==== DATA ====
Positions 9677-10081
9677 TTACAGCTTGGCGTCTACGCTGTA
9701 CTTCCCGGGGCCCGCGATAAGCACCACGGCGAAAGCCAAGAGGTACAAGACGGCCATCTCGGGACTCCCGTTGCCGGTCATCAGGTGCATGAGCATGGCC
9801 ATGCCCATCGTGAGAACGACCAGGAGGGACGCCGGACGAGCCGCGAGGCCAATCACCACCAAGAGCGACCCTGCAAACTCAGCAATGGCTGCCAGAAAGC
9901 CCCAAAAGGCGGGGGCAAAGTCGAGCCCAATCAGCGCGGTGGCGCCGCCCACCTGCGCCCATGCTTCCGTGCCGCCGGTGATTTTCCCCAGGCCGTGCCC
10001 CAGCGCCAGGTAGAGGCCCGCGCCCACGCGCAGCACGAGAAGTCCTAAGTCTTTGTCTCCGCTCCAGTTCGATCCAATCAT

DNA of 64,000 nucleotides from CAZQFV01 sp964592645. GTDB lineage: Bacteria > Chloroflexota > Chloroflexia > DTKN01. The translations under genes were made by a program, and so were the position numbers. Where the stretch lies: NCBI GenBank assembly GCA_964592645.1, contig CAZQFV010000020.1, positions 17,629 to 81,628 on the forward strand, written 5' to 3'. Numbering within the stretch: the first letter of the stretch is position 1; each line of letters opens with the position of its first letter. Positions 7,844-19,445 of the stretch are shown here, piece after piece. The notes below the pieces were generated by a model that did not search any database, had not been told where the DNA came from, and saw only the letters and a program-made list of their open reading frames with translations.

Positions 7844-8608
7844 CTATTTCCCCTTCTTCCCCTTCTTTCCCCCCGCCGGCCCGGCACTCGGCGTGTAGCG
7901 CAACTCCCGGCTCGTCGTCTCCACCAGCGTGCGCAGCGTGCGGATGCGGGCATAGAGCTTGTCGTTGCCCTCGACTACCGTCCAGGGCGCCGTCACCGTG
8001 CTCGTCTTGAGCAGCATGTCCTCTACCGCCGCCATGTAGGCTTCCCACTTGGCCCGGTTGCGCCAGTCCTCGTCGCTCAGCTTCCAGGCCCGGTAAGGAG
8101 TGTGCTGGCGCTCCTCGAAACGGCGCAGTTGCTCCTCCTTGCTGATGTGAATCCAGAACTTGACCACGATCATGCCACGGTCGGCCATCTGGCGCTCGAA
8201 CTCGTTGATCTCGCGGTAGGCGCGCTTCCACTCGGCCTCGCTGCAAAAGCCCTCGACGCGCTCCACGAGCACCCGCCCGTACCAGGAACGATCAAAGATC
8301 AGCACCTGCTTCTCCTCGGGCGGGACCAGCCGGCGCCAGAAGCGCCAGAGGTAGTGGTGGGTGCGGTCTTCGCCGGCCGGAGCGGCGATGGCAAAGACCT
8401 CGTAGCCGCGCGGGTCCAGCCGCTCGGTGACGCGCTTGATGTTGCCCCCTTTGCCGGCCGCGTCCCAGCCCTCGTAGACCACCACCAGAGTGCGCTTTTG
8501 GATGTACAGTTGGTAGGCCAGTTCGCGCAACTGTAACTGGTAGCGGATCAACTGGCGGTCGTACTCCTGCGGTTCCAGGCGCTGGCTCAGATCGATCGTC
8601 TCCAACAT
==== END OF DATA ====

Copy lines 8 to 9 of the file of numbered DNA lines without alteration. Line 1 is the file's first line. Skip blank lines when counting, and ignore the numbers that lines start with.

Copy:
Positions 7844-8608
7844 CTATTTCCCCTTCTTCCCCTTCTTTCCCCCCGCCGGCCCGGCACTCGGCGTGTAGCG